The day began with a discussion of ‘MDGs 4 and 5: Keeping the Promise on Women’s and Children’s Health,’ chaired by Rt Hon. Baroness D’Souza CMG, the Lord Speaker. Addressing the session, International Development Minister Rt Hon. Alan Duncan MP affirmed that ‘A major part of [the UK’s] development philosophy is that we have to put girls at the heart of everything we do,’ with particular emphasis on education.
This theme was reiterated by Hon. Sylvia Ssinabulya MP of Uganda, while Dr Flavia Bustreo of the World Health Organisation and Prof. Paul Hunt of Essex University both paid tribute to what has been achieved and outlined the huge amount yet to be done in order to achieve equality of access to healthcare for vulnerable groups of women and children.
This was followed by a session on financial accountability, featuring Cyril Muller from the World Bank, Hugh Bayley MP of the Parliamentary Network on the World Bank and IMF, and Max Everest-Phillips of the Commonwealth Secretariat. All speakers highlighted the importance of openness in promoting good governance – whether through ‘penetrating parliamentary questions’ (Hugh Bayley), ‘democratising development…[and] access to information’ (Cyril Muller) or visibly ‘sound and fair taxation systems’ (Max Everest-Phillips).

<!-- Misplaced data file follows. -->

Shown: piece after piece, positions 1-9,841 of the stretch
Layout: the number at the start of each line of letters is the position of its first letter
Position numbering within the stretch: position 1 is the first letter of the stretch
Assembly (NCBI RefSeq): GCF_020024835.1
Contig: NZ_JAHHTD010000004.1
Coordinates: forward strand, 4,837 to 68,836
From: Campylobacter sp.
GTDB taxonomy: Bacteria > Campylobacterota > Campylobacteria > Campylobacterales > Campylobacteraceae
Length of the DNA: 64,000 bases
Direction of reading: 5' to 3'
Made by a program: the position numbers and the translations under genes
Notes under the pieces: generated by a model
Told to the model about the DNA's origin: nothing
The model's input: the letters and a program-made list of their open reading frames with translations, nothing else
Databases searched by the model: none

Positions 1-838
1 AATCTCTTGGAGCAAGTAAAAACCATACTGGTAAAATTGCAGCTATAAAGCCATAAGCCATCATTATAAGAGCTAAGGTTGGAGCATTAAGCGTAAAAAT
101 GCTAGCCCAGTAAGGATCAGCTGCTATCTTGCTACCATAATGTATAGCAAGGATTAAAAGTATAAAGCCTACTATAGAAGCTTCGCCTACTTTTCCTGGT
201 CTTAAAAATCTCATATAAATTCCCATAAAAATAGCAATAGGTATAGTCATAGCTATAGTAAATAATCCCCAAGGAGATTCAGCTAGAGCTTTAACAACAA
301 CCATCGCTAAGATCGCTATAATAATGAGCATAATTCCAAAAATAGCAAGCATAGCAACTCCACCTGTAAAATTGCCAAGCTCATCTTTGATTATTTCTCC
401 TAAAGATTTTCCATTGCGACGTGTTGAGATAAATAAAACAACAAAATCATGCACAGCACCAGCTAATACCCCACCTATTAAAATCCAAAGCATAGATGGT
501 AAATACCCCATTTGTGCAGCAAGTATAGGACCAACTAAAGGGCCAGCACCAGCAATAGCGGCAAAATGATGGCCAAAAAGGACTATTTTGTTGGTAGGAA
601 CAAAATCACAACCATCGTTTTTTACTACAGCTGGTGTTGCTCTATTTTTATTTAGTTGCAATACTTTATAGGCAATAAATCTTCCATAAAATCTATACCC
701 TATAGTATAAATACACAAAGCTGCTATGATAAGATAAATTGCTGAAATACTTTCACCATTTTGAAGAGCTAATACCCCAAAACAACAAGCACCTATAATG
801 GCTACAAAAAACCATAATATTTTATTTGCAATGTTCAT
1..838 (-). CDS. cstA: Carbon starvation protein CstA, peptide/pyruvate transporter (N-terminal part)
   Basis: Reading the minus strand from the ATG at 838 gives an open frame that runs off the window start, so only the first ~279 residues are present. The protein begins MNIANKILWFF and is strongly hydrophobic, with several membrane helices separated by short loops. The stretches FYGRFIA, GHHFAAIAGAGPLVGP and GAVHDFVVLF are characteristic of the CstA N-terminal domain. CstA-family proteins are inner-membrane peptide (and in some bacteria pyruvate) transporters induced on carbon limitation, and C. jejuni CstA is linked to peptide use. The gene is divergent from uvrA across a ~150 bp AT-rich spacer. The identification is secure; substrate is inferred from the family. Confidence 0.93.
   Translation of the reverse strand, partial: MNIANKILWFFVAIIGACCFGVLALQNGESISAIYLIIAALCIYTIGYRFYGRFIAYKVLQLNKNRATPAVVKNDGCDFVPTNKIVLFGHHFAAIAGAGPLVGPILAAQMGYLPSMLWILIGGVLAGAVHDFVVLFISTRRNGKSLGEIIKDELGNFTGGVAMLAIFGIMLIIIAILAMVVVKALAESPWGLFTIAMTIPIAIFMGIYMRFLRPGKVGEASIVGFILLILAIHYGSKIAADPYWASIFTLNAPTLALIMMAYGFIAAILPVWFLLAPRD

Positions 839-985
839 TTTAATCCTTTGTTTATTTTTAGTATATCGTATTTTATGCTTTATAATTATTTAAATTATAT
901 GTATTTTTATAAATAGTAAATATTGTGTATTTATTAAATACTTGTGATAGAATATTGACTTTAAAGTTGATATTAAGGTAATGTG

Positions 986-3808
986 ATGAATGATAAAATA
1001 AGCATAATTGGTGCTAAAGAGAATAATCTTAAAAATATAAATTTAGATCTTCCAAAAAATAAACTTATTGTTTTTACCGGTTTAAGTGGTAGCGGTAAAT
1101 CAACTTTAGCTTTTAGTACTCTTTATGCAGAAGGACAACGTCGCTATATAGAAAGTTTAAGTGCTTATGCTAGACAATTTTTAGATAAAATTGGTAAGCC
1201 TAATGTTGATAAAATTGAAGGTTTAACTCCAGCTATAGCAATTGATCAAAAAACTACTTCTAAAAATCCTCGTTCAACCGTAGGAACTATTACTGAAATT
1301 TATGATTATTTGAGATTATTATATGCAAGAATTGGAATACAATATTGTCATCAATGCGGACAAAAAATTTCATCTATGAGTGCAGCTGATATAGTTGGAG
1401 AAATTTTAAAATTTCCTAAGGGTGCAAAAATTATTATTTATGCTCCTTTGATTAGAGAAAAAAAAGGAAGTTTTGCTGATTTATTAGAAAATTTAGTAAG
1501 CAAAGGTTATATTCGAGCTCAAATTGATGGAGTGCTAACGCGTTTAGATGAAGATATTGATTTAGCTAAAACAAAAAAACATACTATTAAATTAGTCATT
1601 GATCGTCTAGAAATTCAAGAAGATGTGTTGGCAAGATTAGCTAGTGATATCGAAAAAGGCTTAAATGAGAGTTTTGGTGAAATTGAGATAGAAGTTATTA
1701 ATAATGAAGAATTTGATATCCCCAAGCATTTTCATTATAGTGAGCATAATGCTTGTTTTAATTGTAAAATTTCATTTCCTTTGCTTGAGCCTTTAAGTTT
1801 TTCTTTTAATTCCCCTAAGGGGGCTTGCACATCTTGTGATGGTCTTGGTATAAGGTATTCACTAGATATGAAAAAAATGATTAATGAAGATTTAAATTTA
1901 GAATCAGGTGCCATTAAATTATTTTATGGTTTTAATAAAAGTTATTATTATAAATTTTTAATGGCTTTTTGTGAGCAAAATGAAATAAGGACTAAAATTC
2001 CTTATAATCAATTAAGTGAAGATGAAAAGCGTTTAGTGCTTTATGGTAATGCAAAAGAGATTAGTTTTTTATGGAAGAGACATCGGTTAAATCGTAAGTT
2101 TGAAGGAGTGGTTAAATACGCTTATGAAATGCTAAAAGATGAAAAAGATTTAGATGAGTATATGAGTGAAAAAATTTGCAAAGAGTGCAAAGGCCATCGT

Delegates then moved on to a meeting examining the role of parliamentarians as watchdogs, holding governments to account for promises made on the international stage. Giving their perspectives at the session chaired by Rt Hon. Baroness Hayman, former Lord Speaker, were international expert on parliamentary strengthening Dyfan Jones and Rt Hon. Malcolm Bruce MP, Chair of the International Development Select Committee.
For the final part of the day, delegates attended breakout sessions, considering aid effectiveness, private sector partnership, sustainable development and the Horn of Africa famine.
On aid effectiveness, the focus of the discussion was the requirement for greater transparency for parliamentarians in governments’ use of overseas aid, in order to avoid corruption and ensure efficiency. The session looking at the private sector’s role in development forcefully urged parliamentarians to support the private sector in order to raise the tax revenues that guarantee sustained investment in health, education, and infrastructure.
The third breakout group looked at sustainable development. It concluded that parliamentarians must be aware of the long-term consequences of consuming developing nations’ resources. Additional consumption and external pricing factors affect the approach to production, often to the detriment of regional and local ecosystems and local wealth.
The session on the Horn of Africa featured constructive suggestions and recommendations for the improvement of agricultural production policies and infrastructure to mitigate the effects and attempt to prevent seasonality and failed harvests in the region.